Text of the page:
Welfare Reform


Stephen E. Auslander, Editor Michael E. Pulitzer,  Publisher

James M Kiser,  Editorial Page Editor


April 10, 1997

Getting Real on welfare

The state Department of Economic Security - recognizing ``strong welfare  reform'' won't work where no jobs exist - acted humanely this spring when it  requested waivers on new food stamp limits for 11 of Arizona's 15 counties

Now the Legislature needs to add such realism to its welfare reform.

To date, legislators have indulged mainly in fantasies about the world of  work and the ability of many aid recipients to land jobs.

Despite unemployment surpassing 30 percent in Yuma County and 20 percent in  Santa Cruz County, Republican leaders have steadfastly refused to adapt their  unrealistic and inflexible work requirements and aid cut-offs to local  conditions.

A grossly inadequate training program tragically weakens the state package.  And when Democrats like Rep. Paul Newman of Bisbee propose adjustments for  regions lacking a meaningful industrial base, they are told people who live in  such places should simply move to the cities where there are jobs.

This has been the consistent, harshly abstract insistence of Sen. Tom  Patterson, R-Phoenix, and others, who oppose any adjustment of work requirements  anywhere, and for anyone. ``What you're going to do . . . is you're going to  incentivize living in areas where there isn't work,'' was how Patterson put it  in the Star Sunday. Such is the Legislature's rigid, one-size-fits-all recipe  for disaster in rural Arizona, if not elsewhere as well.

Contrast this fixity, however, with DES' pragmatism in adjusting the federal  food stamp program as redefined by President Clinton's national welfare reform.  Acknowledging the diversity of the state's job markets and the deep malaise that  depresses places like Douglas and Ganado, DES has availed itself of federal  willingness to postpone food stamp withdrawals in places where recipients need  extra help in coping with the new rules.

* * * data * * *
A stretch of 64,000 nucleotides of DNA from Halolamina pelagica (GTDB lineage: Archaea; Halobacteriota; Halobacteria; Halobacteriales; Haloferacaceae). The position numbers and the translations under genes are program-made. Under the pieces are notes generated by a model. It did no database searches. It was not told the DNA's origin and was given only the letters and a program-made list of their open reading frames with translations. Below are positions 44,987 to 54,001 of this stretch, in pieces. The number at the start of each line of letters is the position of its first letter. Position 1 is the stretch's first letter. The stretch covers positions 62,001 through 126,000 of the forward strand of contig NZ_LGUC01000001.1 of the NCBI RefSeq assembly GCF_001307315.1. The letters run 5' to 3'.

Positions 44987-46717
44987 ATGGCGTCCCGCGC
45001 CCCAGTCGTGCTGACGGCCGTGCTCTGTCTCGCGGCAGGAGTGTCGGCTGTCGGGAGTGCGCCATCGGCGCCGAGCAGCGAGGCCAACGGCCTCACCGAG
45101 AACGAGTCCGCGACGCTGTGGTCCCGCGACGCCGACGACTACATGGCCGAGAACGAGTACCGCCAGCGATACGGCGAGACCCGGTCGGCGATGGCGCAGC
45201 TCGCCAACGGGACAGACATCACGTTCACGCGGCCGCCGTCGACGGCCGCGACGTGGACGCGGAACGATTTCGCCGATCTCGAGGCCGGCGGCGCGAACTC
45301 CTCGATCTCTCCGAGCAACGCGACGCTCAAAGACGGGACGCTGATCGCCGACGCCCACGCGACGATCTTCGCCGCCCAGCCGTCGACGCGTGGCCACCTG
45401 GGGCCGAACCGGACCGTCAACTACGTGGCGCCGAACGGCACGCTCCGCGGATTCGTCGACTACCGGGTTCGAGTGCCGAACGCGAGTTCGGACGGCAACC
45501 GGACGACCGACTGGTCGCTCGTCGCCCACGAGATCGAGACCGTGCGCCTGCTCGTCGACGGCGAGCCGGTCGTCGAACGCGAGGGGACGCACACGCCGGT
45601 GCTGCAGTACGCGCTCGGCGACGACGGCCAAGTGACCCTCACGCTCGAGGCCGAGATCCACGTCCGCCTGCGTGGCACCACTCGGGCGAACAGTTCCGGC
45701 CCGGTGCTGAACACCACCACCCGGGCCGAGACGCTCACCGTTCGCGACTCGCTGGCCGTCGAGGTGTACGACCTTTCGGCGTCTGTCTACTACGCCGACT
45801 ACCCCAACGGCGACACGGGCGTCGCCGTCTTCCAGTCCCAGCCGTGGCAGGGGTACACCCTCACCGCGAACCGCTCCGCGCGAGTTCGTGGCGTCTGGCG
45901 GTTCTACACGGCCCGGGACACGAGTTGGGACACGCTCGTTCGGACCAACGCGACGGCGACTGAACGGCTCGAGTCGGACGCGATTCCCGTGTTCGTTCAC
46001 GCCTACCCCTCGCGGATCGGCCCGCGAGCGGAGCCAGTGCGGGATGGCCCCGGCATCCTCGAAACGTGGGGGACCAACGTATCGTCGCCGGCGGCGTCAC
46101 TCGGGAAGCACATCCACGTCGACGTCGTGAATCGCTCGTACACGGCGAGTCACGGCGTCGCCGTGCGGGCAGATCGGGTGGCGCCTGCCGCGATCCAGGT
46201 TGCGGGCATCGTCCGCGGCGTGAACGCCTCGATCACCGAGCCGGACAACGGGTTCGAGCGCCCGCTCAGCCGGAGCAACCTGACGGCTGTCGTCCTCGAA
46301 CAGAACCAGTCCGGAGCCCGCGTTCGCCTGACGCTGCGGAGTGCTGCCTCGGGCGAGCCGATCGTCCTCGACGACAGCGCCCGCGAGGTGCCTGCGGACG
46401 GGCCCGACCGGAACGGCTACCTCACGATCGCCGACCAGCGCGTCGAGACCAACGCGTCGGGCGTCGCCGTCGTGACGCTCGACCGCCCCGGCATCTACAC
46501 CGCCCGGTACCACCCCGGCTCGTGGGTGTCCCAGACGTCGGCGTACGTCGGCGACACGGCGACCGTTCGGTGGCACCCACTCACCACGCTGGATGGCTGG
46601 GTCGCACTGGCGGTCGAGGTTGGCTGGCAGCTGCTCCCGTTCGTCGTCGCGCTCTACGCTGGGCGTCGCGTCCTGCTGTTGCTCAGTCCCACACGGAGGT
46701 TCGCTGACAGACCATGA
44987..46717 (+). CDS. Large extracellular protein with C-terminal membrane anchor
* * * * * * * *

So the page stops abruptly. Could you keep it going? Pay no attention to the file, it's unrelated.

Consequently, the state has very appropriately asked that Washington give  able-bodied food stamp clients in Santa Cruz, Cochise, Yuma and other troubled  counties a year to rearrange their lives instead of the three months the law  mandates before withholding support.

``In areas of high unemployment . . . you may have every intent to work and  simply cannot,'' was the refreshingly real-world observation of DES  administrator Moe Gallegos last week, who gleaned exactly the purpose of  Washington's exemption rule for areas where the unemployment exceeds the  national average by 20 percent. Thus, the state has acted responsibly in  recognizing that in some places - maybe most of Arizona - the jobs just don't  exist to move people off the dole. The only credible course in such places, DES  rightly sees, is to give more time.

The Legislature should emulate that recognition. Lawmakers should look  seriously at adjusting their ideas to local reality, providing more training  programs to rural areas, and doing at least something to stimulate job-creation  in such places. Then Arizona might actually profit from a welfare reform that is  both stringent and constructive